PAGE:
Conductor: Dongmin Kim
Bach: Concerto for Oboe and Violin in C Minor, BWV 1060
Bach: Violin Concerto No. 1 in A Minor, BWV 1041
Alexandra du Bois: Noctilucent Song for String Orchestra
Bach: Concerto for Two Violins in D Minor, BWV 1043
Bach: Violin Concerto No. 2 in E Major, BWV 1042
Bach: Air on a G string for Orchestral Suite No. 3, BWV 1068
It is hard to imagine a better way to wrap up a busy musical week than in the company of the stellar New York Classical Players and the eternal Bach. The prolific German composer for sure churned out enough memorable works to keep orchestras and audiences happily busy forever, and somehow I had always thought that his formidable œuvre would be a perfect fit for the fearless strings of the New York Classical Players. So this concert was definitely in the not-to-be-missed category on my calendar. The weather was gray and wet on Sunday afternoon, but that was really no reason to renounce walking up Broadway to the minimalist and intimate Broadway Presbyterian Church in Morningside Heights.
Although the NYCP orchestra is well-known for its impeccable strings, the concert's first piece welcomed the addition of an oboe for Bach's Concerto for Oboe and Violin. That special guest made itself immediately at home by seamlessly joining the ever-tight ensemble and whimsically striking out on its own from time to time. From the very first notes, the mood was immediately festive as we were brilliantly transported right into early 18th century Germany.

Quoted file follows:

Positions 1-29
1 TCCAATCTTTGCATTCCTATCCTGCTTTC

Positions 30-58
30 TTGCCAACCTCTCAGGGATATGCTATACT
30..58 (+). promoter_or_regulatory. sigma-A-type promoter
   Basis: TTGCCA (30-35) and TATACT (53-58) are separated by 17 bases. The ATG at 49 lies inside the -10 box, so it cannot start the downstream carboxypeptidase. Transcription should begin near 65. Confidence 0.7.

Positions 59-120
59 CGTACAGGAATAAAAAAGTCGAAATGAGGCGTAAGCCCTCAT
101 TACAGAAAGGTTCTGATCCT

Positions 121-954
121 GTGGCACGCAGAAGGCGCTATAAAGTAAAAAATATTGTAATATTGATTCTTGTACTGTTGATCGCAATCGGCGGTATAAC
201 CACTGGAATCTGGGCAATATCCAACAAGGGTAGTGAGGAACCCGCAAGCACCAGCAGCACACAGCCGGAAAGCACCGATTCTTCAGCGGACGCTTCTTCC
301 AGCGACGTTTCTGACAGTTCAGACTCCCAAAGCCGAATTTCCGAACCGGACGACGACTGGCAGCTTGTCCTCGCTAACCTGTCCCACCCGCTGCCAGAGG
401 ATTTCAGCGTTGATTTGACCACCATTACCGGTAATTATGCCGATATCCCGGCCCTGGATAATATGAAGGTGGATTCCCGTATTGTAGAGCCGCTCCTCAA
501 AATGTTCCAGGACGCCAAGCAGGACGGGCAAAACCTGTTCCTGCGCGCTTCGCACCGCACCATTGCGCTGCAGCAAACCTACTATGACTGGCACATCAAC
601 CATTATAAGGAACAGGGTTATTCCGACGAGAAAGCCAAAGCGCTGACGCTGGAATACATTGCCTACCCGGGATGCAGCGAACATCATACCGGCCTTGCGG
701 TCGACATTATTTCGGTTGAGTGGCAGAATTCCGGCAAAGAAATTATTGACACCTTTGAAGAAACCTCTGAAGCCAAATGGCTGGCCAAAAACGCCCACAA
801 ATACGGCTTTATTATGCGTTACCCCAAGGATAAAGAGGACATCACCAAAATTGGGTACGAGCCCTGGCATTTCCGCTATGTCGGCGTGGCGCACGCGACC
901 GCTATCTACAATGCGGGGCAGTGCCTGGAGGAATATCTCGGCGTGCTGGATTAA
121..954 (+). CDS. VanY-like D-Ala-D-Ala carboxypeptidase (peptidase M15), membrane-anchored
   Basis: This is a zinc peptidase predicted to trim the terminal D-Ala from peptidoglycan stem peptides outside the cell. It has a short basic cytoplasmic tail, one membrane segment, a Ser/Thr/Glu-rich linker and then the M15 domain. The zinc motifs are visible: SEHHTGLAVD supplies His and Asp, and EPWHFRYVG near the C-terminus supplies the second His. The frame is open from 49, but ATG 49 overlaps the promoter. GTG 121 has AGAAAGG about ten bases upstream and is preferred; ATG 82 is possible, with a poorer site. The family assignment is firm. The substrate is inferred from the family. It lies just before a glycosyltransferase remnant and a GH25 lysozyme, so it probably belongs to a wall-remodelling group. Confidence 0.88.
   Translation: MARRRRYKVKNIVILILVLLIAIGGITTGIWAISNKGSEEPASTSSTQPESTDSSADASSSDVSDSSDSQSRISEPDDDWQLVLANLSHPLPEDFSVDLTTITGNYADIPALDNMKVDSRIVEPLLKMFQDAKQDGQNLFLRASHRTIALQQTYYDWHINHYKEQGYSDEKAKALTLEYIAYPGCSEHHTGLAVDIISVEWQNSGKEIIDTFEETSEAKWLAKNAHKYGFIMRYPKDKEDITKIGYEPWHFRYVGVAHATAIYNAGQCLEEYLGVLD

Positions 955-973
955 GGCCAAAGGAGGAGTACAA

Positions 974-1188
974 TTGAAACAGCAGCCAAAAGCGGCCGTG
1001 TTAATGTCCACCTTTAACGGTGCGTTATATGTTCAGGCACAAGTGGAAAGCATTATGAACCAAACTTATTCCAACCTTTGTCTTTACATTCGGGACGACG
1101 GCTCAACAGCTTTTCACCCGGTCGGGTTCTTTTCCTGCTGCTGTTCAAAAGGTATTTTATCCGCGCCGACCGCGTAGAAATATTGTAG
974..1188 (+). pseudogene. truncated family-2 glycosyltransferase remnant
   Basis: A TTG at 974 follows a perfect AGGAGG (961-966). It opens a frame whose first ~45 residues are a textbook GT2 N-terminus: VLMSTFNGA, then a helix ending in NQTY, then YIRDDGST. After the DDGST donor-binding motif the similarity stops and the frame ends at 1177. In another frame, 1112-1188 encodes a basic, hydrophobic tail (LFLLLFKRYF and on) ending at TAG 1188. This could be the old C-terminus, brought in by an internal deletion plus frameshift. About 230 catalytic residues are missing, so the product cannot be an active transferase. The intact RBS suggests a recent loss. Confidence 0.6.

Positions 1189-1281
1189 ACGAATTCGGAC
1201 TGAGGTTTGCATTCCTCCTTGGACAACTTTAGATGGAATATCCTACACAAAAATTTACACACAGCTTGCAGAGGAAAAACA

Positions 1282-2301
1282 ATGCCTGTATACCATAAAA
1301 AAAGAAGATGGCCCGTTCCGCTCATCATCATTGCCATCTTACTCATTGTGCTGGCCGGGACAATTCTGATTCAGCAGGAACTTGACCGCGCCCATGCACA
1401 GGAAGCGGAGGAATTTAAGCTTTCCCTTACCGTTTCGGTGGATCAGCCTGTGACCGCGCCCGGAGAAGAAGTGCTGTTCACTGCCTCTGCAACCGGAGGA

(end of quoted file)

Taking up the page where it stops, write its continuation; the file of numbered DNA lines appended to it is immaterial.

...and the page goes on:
Bach's Violin Concerto No. 1 is a work overflowing with enchanting melodies that would have made Vivaldi proud. On Sunday, it received the royal treatment in the hands of the orchestra, which completely succeeded in bringing out its elegance and high-spiritedness.
For the contemporary break of the performance, Alexandra du Bois and her ethereal "Noctilucent Song for string orchestra", which had been commissioned by the NYCP, had the tremendous honor of sharing the program with Bach. Inspired by the thin clouds occasionally found in high altitude at night, the inconspicuously atmospheric piece conjured up ideas of serene beauty and intense sadness, which were superbly conveyed by the musicians. The composer, who was in the audience, must have been extremely pleased.
Back to Bach, we doubled our pleasure with his Double Concerto for Two Violins, during which the two soloists engaged in an animated, warm and always courteous conversation that would not falter for even a second. Together with the orchestra they created a complex tapestry that ended in a perfectly balanced finish.
Bach’s Violin Concerto No. 2 probably owes it lasting popularity to an intoxicating mix of carefree exuberance and delicate poignancy. Accordingly, the playing from orchestra and soloist was by turn joyful, melancholic and refined, pointedly expressing the wide range of emotions of the composition and strongly emphasizing the timeless appeal of the work by the same token.
Thoughtfully dedicated to the people of The Philippines, the beautifully elegiac “Air on a G String” concluded the concert on a moving and exquisite note.